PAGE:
NASA has announced a 2:00 p.m. news conference scheduled for Thursday, December 2 “to discuss an astrobiology finding that will impact the search for evidence of extraterrestrial life.”
Larry Hartstein of the Atlanta Journal Constitution reported that “speculation is growing that NASA has discovered life on one of Saturn’s moons.”
Blogger Jason Kottke was quoted to say, “If I had to guess at what NASA is going to reveal on Thursday, I’d say that they’ve discovered arsenic on Titan and maybe even detected chemical evidence of bacteria utilizing it for photosynthesis (by following the elements).”
Finding an alleged “magic elixir” for life and actually finding life are two different things. Would the same star providing the light necessary for photosynthesis on Earth also “service” Titan, or the other 54 moons of Saturn?
The key words in the statement originating from NASA are “…impact the search for evidence of extraterrestrial life.”
It means they won’t be announcing they’ve actually found any evidence of ET.
Which is to be expected. If this writer is correct and God does exist, such evidence won’t ever be obtainable. Nevertheless, we can safely say that in either case (secular or religious point of view) the probability of extraterrestrial life is enormously high.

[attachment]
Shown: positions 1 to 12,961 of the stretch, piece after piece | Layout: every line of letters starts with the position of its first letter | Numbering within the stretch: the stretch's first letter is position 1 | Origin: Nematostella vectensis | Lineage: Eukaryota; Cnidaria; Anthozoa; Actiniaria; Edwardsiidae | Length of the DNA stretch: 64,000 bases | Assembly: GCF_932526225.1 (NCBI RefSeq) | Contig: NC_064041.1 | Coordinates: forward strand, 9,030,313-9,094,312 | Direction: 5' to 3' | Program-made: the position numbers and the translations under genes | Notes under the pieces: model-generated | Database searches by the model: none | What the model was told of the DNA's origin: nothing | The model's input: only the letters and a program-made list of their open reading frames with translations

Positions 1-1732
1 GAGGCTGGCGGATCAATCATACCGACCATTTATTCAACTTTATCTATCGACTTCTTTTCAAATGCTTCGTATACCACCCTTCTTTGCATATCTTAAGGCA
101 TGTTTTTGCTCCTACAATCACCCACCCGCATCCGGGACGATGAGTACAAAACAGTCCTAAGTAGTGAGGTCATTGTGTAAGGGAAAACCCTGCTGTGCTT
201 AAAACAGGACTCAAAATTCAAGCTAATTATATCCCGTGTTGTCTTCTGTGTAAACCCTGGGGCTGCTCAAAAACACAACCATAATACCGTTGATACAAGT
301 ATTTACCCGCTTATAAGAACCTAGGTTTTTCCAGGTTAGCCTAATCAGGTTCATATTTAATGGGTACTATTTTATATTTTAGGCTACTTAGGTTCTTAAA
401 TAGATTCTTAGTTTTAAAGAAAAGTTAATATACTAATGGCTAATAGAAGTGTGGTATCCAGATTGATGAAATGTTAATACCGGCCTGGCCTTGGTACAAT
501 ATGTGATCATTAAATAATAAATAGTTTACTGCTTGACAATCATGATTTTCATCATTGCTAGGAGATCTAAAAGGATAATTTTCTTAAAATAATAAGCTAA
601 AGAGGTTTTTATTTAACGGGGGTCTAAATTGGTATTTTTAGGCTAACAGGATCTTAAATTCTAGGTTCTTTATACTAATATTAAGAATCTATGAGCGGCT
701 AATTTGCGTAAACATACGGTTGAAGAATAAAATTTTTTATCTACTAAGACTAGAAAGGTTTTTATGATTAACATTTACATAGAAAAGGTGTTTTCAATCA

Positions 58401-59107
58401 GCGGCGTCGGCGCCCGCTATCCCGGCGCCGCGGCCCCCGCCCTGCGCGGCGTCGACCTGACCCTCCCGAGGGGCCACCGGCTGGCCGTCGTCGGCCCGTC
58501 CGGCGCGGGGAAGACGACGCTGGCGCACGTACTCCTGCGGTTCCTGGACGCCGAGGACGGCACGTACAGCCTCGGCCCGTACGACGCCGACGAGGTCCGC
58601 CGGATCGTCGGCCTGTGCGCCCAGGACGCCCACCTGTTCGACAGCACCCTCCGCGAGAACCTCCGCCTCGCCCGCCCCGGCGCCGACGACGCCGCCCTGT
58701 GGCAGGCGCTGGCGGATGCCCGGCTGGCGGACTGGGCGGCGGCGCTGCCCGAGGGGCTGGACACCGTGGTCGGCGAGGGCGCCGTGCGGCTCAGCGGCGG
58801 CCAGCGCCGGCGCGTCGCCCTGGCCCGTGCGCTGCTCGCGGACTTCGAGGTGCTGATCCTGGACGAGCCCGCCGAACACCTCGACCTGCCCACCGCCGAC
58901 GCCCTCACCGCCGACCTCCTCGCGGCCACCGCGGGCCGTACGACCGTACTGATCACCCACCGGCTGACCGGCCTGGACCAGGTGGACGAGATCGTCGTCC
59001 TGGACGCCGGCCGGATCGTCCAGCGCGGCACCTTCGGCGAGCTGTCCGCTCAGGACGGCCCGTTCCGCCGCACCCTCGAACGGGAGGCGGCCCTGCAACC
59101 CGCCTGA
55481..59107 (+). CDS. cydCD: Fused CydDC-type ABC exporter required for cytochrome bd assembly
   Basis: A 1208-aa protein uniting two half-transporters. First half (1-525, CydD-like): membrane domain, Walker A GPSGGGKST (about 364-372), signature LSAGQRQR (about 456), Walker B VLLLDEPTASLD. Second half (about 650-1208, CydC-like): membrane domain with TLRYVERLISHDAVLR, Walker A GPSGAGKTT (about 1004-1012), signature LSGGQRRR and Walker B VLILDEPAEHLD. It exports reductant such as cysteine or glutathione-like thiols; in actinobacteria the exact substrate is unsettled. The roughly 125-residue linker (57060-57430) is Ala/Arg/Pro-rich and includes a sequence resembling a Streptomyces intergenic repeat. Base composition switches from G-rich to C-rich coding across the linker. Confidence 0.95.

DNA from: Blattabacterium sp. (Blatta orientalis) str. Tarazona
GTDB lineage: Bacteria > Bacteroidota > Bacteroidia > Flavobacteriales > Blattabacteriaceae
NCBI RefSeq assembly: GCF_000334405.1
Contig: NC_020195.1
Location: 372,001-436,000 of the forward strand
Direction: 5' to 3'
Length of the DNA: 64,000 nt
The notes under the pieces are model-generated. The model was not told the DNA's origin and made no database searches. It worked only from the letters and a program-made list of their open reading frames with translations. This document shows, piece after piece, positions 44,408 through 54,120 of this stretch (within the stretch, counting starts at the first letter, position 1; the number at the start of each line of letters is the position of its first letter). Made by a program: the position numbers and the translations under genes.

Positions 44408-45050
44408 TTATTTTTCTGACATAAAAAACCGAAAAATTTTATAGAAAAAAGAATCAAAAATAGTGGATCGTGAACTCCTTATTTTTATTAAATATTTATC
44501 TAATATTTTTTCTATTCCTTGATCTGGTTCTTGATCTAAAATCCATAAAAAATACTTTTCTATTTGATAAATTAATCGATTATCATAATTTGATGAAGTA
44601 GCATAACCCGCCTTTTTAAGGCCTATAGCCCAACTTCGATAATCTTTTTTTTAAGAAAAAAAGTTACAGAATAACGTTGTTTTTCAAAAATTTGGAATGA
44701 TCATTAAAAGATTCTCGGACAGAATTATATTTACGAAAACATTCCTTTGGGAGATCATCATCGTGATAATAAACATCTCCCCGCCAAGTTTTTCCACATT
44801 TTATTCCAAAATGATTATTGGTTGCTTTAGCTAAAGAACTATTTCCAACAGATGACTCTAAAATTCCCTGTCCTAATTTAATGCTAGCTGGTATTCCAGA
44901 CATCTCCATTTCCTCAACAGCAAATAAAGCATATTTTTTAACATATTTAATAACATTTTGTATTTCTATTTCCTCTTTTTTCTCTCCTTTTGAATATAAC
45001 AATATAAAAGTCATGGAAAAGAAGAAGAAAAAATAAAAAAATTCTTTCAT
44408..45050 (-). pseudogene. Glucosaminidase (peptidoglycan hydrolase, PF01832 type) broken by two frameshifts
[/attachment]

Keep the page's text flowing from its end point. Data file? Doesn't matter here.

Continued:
If the secular theory of “life is a happy accident” really are true and God is only a figment of my imagination (which admittedly is quite active, considering my writing of novels) then the probability of life repeating the process of abiogenesis in another environment has to increase over time, just like it did for us.
Some secular theories suggesting life actually did form on Earth without God’s help rely on extraterrestrial supplies of the “just right” chemical soup. This material called panspermia allegedly arrived on meteors, hence an “extraterrestrial” source for the origin of life.
But by definition God is “extraterrestrial”, simply meaning “not of this Earth.” So religious people shouldn’t be offended by the idea of extraterrestrial life because our supernatural creator is exactly that. He doesn’t physically reside in limited space in another part of our solar system, however. He resides in another dimension called heaven.
Science and creation may not be as mutually exclusive in theory as it seems on first glance. Panspermia or a supernatural creator God translates to an extraterrestrial origin for life in either case.
As this writer has pointed out in other articles, one scientific theory for the origin of material formed into matter by the Big Bang is a “parent” multiverse that is static, or eternal. The theory sounds remarkably like a secular description of heaven.
So, what is the difference between the parent multiverse and heaven? The presence of God.